Why are the fastest runners of intermediate size? Contrasting scaling of mechanical demands and muscle supply of work and power

J. R. Usherwood, N. W. Gladman

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Abstract

The fastest land animals are of intermediate size. Cheetah, antelope, greyhounds and racehorses have been measured running much faster than reported for elephants or elephant shrews. Can this be attributed to scaling of physical demands and explicit physiological constraints to supply? Here, we describe the scaling of mechanical work demand each stride, and the mechanical power demand each stance. Unlike muscle stress, strain and strain rate, these mechanical demands cannot be circumvented by changing the muscle gearing with minor adaptations in bone geometry or trivial adjustments to limb posture. Constraints to the capacity of muscle to supply work and power impose fundamental limitations to maximum speed. Given an upper limit to muscle work capacity each contraction, maximum speeds in big animals are constrained by the mechanical work demand each step. With an upper limit to instantaneous muscle power production, maximal speeds in small animals are limited by the high power demands during brief stance periods. The high maximum speed of the cheetah may therefore be attributed as much to its size as to its other anatomical and physiological adaptations.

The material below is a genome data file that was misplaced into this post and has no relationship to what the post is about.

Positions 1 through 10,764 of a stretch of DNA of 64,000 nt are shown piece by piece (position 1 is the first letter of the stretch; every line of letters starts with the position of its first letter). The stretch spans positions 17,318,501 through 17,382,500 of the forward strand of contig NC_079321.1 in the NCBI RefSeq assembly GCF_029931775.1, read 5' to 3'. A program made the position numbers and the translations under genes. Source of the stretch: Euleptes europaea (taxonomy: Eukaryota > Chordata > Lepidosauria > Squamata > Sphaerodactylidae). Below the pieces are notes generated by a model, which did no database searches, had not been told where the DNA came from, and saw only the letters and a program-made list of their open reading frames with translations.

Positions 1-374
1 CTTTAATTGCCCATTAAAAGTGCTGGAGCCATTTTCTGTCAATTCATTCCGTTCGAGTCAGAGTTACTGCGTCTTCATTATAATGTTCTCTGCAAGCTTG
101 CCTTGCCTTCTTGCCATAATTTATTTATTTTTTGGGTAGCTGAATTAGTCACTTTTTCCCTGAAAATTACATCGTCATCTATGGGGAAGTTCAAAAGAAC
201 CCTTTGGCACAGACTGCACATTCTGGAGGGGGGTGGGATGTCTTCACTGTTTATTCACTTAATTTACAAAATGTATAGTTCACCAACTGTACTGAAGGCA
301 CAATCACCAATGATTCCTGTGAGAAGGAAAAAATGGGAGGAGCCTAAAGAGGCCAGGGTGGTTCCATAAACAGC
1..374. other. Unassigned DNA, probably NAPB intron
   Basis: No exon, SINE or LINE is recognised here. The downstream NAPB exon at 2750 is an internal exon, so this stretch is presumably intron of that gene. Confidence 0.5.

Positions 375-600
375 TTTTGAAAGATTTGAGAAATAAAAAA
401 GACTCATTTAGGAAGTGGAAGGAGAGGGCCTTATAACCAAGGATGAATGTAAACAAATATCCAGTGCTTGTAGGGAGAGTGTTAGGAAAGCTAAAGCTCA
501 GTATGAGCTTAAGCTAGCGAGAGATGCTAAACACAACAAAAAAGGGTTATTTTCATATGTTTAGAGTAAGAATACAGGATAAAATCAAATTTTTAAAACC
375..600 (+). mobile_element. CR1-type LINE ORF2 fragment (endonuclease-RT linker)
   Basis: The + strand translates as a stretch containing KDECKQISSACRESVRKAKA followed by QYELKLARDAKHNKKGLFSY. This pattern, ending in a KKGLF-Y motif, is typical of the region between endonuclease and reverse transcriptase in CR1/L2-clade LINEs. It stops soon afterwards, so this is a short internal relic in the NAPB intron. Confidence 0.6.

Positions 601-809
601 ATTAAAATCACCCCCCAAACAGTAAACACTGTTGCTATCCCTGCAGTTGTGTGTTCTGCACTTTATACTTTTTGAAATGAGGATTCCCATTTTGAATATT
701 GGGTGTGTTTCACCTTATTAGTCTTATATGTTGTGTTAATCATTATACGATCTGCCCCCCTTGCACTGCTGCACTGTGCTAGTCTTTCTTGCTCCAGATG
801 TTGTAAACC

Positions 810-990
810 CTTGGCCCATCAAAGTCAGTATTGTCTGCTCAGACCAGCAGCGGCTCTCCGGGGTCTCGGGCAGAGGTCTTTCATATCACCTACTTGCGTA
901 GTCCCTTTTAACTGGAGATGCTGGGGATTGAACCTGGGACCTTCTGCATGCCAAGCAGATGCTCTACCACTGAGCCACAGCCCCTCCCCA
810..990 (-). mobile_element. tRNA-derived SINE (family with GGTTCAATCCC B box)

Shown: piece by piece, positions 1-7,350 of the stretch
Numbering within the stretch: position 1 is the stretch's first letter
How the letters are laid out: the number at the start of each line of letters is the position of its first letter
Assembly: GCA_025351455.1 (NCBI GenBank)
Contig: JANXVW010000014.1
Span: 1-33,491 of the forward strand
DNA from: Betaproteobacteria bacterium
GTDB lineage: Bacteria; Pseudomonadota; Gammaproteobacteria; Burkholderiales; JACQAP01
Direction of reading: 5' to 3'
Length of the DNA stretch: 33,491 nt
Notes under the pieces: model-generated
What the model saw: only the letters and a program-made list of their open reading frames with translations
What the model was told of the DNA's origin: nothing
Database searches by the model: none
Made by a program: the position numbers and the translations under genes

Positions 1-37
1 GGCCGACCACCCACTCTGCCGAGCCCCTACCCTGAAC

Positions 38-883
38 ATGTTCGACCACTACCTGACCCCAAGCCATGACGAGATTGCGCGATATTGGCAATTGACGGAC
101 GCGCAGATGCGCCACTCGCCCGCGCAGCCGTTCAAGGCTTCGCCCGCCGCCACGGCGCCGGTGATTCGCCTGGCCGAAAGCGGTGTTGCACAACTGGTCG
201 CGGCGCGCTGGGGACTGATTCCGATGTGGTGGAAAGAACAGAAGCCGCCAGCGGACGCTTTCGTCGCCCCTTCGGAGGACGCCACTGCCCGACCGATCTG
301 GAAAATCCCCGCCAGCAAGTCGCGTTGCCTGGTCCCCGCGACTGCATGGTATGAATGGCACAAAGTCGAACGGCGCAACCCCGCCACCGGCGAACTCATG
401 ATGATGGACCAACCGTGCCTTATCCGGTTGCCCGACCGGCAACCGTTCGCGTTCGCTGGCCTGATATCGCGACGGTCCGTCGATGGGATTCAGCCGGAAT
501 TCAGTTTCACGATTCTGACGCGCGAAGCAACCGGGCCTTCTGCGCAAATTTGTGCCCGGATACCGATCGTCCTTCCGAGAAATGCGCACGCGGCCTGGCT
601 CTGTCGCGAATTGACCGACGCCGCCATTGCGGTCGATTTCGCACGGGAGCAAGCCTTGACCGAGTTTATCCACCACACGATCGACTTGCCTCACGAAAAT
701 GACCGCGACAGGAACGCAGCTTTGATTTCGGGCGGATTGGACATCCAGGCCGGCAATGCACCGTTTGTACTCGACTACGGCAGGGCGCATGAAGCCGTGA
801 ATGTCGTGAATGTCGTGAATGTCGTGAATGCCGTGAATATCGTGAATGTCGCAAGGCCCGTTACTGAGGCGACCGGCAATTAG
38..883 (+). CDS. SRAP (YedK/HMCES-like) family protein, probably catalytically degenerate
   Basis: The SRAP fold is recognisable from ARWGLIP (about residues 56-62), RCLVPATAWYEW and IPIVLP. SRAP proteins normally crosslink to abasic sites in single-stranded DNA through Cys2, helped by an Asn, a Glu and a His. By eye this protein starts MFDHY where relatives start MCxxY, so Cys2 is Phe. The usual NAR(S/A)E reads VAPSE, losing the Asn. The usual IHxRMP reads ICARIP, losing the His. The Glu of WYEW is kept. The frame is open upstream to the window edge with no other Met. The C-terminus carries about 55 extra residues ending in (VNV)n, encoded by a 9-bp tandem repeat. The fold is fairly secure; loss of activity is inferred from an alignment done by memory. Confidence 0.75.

Original languageEnglish
Article number20200579
JournalBiology Letters
Volume16
Issue number10
ISSN1744-9561
DOIs
Publication statusPublished - Oct 2020

Keywords

  • gait
  • muscle
  • power
  • running
  • speed
  • work

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